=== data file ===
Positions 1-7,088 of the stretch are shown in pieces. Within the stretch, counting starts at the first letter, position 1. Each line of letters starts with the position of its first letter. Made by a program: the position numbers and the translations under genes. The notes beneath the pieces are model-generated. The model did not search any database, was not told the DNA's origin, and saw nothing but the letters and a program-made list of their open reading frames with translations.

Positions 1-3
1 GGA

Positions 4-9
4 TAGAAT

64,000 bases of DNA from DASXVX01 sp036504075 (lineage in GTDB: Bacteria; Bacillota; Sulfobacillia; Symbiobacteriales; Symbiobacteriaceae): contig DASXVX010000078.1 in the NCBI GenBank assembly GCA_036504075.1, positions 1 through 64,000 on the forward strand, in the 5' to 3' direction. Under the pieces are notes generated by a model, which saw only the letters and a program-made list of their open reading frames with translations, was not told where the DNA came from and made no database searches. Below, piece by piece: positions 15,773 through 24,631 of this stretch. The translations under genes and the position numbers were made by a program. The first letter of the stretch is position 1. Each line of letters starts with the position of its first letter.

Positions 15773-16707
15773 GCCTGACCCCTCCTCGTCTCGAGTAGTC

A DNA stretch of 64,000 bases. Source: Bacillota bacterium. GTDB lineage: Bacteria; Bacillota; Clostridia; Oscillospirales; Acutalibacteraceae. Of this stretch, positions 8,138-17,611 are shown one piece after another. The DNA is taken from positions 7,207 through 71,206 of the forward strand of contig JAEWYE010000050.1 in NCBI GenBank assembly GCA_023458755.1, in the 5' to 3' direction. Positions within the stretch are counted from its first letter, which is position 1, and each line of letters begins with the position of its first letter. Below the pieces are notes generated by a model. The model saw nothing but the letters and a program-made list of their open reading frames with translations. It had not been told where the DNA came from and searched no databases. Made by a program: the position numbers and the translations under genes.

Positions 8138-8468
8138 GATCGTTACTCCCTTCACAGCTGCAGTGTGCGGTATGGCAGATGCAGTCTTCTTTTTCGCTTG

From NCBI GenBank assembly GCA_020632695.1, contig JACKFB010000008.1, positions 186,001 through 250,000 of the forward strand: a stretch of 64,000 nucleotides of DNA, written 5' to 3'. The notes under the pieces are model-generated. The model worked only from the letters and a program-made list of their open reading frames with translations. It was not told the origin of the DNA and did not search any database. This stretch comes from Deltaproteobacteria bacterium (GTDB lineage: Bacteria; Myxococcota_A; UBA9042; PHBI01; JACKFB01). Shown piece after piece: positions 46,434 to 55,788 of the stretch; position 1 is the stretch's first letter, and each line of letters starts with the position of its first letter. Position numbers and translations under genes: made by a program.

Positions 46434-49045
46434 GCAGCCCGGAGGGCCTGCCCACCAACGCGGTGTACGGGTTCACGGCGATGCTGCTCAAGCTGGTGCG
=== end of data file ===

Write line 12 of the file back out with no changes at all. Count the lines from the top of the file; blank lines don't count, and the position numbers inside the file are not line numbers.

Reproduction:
From NCBI GenBank assembly GCA_020632695.1, contig JACKFB010000008.1, positions 186,001 through 250,000 of the forward strand: a stretch of 64,000 nucleotides of DNA, written 5' to 3'. The notes under the pieces are model-generated. The model worked only from the letters and a program-made list of their open reading frames with translations. It was not told the origin of the DNA and did not search any database. This stretch comes from Deltaproteobacteria bacterium (GTDB lineage: Bacteria; Myxococcota_A; UBA9042; PHBI01; JACKFB01). Shown piece after piece: positions 46,434 to 55,788 of the stretch; position 1 is the stretch's first letter, and each line of letters starts with the position of its first letter. Position numbers and translations under genes: made by a program.